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Health risks of female genital mutilation
Health

Health risks of female genital mutilation

Agency News

Kolkata, Nov 9: Female genital mutilation (FGM) has no health benefits, and it harms girls and women in many ways.

According to the World Health Organization (WHO), the practice involves removing and injuring healthy and normal female genital tissue, interfering with the natural functions of girls' and women's bodies. It can lead to immediate health risks, as well as a variety of long-term complications affecting women’s physical, mental and sexual health and well-being throughout the life-course.

FGM is recognized internationally as a violation of the human rights of girls and women. It reflects deep-rooted inequality between the sexes, and constitutes an extreme form of discrimination against women.

It is nearly always carried out on minors and is a violation of the rights of children. The practice also violates a person's rights to health, security and physical integrity, the right to be free from torture and cruel, inhuman or degrading treatment, and the right to life when the procedure results in death.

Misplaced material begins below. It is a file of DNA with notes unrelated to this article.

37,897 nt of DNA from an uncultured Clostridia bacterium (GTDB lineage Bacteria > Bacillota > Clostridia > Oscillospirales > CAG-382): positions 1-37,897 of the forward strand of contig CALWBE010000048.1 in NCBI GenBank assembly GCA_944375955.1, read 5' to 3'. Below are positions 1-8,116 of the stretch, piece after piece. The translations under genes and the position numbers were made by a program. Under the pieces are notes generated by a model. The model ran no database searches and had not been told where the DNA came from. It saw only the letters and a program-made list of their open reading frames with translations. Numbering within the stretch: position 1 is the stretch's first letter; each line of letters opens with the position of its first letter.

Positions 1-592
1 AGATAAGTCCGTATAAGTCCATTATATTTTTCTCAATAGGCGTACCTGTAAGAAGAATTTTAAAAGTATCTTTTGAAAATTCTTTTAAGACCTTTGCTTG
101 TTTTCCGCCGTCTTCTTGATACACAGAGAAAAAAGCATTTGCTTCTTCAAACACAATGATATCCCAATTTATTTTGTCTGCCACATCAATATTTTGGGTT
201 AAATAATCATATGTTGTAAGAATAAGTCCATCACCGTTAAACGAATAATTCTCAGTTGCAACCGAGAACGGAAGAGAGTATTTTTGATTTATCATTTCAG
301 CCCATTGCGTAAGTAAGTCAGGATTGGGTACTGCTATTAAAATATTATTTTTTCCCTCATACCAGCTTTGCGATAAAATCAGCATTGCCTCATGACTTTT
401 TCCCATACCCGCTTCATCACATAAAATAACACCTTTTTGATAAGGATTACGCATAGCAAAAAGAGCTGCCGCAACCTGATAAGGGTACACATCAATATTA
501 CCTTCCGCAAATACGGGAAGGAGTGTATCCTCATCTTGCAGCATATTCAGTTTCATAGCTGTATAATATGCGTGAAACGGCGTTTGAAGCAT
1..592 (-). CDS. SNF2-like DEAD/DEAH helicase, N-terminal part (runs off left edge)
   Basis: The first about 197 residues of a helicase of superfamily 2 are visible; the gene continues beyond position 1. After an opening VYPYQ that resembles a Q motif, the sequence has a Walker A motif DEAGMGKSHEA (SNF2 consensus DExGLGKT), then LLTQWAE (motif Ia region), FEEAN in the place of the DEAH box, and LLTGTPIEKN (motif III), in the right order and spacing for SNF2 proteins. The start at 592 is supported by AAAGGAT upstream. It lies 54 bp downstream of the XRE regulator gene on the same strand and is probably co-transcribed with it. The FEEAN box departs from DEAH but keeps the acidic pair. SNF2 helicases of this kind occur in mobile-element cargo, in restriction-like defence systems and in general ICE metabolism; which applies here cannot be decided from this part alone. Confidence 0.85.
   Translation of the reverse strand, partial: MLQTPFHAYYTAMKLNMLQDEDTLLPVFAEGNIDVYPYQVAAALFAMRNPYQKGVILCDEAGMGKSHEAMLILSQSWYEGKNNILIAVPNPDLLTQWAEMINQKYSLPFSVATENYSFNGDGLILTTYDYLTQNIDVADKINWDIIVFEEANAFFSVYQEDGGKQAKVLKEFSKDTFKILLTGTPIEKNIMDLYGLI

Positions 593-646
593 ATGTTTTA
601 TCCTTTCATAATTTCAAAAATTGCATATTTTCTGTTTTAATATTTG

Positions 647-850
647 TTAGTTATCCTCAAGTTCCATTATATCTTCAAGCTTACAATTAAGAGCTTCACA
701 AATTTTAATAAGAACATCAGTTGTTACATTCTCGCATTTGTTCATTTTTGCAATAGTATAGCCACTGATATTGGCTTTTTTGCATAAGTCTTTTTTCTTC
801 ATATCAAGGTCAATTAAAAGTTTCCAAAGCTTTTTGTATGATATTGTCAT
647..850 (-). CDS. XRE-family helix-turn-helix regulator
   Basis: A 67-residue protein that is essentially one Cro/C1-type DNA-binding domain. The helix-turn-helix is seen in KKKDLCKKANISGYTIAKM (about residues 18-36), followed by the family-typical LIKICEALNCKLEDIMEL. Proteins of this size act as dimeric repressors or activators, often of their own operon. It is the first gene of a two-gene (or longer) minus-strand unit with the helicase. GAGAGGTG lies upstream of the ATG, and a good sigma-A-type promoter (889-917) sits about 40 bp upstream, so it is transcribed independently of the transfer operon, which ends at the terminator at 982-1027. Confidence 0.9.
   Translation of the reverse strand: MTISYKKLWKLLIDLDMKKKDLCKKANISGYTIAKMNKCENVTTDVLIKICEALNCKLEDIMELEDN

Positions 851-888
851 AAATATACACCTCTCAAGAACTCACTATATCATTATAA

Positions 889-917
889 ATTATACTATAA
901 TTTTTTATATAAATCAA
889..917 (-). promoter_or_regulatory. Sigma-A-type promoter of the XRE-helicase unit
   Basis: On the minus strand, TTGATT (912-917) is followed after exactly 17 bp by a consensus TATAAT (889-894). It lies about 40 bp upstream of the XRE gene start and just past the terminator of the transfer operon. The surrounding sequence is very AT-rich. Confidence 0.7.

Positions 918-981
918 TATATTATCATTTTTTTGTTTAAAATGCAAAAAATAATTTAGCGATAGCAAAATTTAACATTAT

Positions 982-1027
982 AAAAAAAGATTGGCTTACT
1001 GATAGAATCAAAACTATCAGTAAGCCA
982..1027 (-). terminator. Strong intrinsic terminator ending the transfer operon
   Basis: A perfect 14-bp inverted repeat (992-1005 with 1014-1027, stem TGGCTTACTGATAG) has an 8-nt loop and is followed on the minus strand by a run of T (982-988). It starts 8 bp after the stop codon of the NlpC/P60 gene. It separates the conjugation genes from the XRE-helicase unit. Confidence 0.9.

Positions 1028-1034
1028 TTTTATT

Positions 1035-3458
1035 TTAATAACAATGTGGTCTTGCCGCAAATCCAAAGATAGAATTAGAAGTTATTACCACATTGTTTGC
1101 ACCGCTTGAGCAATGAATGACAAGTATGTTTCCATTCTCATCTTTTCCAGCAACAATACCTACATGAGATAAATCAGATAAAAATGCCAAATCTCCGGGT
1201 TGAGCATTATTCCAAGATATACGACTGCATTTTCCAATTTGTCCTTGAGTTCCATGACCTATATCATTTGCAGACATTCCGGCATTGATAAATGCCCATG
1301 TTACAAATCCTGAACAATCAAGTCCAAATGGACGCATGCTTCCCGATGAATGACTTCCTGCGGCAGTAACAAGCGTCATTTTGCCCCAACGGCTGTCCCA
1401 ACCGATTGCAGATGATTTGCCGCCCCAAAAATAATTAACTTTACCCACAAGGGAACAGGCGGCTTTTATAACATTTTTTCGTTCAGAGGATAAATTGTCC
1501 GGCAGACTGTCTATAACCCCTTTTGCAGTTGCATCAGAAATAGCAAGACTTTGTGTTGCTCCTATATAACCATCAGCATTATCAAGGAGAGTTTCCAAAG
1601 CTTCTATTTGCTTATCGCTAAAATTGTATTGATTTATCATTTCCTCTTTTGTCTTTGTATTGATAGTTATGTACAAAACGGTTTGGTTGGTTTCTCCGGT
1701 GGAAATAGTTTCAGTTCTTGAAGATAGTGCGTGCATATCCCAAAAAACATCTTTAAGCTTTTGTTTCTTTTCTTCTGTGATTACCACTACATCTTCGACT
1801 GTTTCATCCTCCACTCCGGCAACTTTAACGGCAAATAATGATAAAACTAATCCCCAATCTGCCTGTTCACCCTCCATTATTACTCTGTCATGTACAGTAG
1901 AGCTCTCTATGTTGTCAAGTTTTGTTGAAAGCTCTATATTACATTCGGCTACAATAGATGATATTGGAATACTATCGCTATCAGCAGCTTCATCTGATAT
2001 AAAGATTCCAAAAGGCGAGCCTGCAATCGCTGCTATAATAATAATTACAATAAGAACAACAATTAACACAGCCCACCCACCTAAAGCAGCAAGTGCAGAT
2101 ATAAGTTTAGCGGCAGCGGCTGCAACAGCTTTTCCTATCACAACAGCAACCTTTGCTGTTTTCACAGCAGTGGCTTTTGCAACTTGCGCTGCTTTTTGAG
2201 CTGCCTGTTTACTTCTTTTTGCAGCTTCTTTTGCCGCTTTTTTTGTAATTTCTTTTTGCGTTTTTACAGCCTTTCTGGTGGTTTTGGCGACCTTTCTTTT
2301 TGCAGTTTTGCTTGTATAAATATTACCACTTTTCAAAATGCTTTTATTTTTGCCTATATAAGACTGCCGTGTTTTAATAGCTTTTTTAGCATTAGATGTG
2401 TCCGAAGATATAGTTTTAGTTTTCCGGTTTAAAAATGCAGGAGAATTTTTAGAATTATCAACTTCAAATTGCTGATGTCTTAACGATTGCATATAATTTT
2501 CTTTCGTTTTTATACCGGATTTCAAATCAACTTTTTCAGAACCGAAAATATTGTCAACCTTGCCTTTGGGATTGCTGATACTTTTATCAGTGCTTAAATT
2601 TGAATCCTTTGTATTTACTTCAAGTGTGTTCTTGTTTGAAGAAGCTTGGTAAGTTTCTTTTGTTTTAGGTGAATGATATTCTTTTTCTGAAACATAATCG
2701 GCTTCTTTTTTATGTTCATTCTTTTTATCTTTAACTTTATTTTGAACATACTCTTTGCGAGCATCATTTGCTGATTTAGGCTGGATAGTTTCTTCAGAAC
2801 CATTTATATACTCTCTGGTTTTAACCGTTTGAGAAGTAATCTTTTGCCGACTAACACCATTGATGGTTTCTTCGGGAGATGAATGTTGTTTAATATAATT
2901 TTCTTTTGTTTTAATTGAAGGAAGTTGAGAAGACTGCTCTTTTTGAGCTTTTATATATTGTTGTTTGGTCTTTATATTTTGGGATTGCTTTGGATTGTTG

Female genital mutilation is classified into 4 major types. Type 1: Often referred to as clitoridectomy, this is the partial or total removal of the clitoris (a small, sensitive and erectile part of the female genitals), and in very rare cases, only the prepuce (the fold of skin surrounding the clitoris).

Type 2: Often referred to as excision, this is the partial or total removal of the clitoris and the labia minora (the inner folds of the vulva), with or without excision of the labia majora (the outer folds of skin of the vulva ).

Type 3: Often referred to as infibulation, this is the narrowing of the vaginal opening through the creation of a covering seal. The seal is formed by cutting and repositioning the labia minora, or labia majora, sometimes through stitching, with or without removal of the clitoris (clitoridectomy).

Type 4: This includes all other harmful procedures to the female genitalia for non-medical purposes, e.g. pricking, piercing, incising, scraping and cauterizing the genital area. (UNI)